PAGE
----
Five Key Risks (to your retirement nest egg)

Last Updated: May 08, 2015

You know how much is at stake as you set aside money for your future.  You understand that retirements don’t just happen, and you are willing to make small sacrifices now so you can enjoy a more fulfilling retirement later.  The problem is, unless your action plan includes strategies to address Five Key Risks, that nest egg you’re working so hard to build up may not be enough. Here are Five Key Risks to your retirement nest egg and how to address them
  1. Inflation Investing too cautiously may actually be exposing you to a significant amount of risk – the risk of inflation eroding the value of your savings. And the longer you have to invest, the more that inflation could potentially become a serious problem. You need to earn enough on your money to keep up with inflation.  Make sure your mix of assets includes an appropriate amount of stocks, which can outpace long-term inflation, without too many low-yielding assets like money market accounts, which might not keep up.
  2. Overconcentration Another risk to your retirement nest egg is overconcentration, putting too much of your money in one area of the market.  The problem is, if all your eggs are in one basket, what happens when the bottom drops out of that basket? Diversification is the answer to overconcentration. Spread out your money in a variety of investments and asset classes. When one drops in value, another one might rise, smoothing out the volatility and lowering the level of risk.
  3.  Volatility But what if the whole market goes down in value?  Asset allocation, considered by many to be the most important factor in investing, is the answer. Allocating your assets effectively means more than just putting your money in a variety of funds. It means positioning your money in a way that fits you and your life situation. Take into account both your risk tolerance and time horizon.  Complete a Risk Tolerance Questionnaire to determine your investing style.  Then make sure your money is invested appropriately for someone your age who can tolerate that level of risk. If asset allocation models are available, use them to help you see how other investors in a similar situation might position their money so it has more potential to grow without more risk than you can handle.
  4. Medical Expenses Medical costs can quickly erode retirement savings. According to a 2014 study by Fidelity Benefits Consulting1, a 65 year old couple retiring this year will need $220,000 to pay for medical expenses throughout retirement, not including nursing-home care. That’s why adequate health insurance is so important.  Educate yourself about Medicare and Medicare Supplement insurance options well before turning 65 so you can sign up for the coverage you need.
  5. Longevity People are living longer today than ever.  A married couple at age 65 faces nearly a one-in-five (18%) chance that at least one of the two will live to age 952. Are you confident your money will last as long as you will?
Sit down with a Certified Financial Planner™ professional for a Retirement Checkup analysis and make sure you’re on track to have the resources you’ll need.  If the analysis shows a shortfall, work with your adviser to identify ways you can increase your chances for success. It’s not easy working toward your retirement dreams, but it’s worth the effort.  If you want to evaluate how well your strategy addresses the “Five Key Risks” to your retirement nest egg, the Certified Financial Planner™ professionals at Pension Consultants can help. Give us a call at 800-234-9584. Your choice is your future!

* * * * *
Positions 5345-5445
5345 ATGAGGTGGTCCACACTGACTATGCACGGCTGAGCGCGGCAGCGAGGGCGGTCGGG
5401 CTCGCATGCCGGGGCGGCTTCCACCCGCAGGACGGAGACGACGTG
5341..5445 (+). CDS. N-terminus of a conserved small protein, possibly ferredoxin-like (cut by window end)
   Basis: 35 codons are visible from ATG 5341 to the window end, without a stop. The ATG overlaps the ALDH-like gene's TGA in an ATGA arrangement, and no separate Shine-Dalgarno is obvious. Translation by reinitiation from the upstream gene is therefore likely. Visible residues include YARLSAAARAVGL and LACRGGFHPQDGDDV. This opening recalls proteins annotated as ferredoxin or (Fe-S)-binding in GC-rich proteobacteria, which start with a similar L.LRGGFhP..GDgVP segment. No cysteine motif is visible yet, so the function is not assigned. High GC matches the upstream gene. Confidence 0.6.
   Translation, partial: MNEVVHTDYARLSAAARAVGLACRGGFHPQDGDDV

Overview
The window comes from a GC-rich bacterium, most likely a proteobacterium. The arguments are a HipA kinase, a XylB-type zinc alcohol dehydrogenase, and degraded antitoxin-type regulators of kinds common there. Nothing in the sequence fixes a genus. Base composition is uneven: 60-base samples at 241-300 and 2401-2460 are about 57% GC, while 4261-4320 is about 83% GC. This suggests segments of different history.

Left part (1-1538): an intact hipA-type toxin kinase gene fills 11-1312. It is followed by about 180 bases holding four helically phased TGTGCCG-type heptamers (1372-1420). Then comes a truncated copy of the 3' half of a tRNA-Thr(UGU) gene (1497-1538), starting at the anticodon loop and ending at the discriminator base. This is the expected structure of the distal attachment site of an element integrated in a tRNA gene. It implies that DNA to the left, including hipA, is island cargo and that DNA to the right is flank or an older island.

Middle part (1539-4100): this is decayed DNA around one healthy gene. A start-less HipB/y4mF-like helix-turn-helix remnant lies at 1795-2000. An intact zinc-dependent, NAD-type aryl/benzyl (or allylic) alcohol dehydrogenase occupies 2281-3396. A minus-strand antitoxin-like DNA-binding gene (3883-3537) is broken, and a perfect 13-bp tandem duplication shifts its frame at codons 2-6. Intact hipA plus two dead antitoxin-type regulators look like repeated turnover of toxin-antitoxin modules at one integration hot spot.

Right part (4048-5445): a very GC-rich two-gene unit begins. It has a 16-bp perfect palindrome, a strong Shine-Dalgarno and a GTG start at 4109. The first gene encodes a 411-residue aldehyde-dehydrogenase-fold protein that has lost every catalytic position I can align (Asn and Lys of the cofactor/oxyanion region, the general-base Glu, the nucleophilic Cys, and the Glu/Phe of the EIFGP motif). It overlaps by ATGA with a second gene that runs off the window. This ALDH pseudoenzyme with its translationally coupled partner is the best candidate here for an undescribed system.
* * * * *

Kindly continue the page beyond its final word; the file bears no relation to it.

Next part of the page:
1. Source: Fidelity Benefits Consulting, 2014 as quoted at The estimate is based on a hypothetical couple retiring in 2014 at age 65 or older, with average (82 male, 85 female) life expectancies. Estimates are calculated for “average” retirees but may be more or less depending on actual health status, area of residence, and longevity. The estimate assumes that individuals do not have employer-provided retiree health care coverage but do qualify for Medicare. The calculation takes into account cost-sharing provisions (such as deductibles and coinsurance) associated with Medicare Part A and Part B (inpatient and outpatient medical insurance). It also considers Medicare Part D (prescription drug coverage) premiums and out-of-pocket costs, as well as certain services excluded by Medicare. The estimate does not include other health-related expenses, such as over-the-counter medications, most dental services, and long-term care.
2. Source: Society of Actuaries Perspectives on SOA Post-Retirement Risk Research and What it Tells About the Implications of Long Life, Anna M. Rappaport, FSA, MAAA, Presented at the Living to 100 Symposium, Orlando, Fla., January 8–10, 2014, based on “Key Findings and Issues: Longevity,” part of 2011 Post Retirement Risk Survey Report. ©2014 Society of Actuaries.
PCI’s archived blog entries are dated, the rules and statutes referenced may have changed. The analysis or guidance within these blog entries may have become stale, dated, or no longer accurate. PCI will not update or change these entries to reflect the latest analysis or development.


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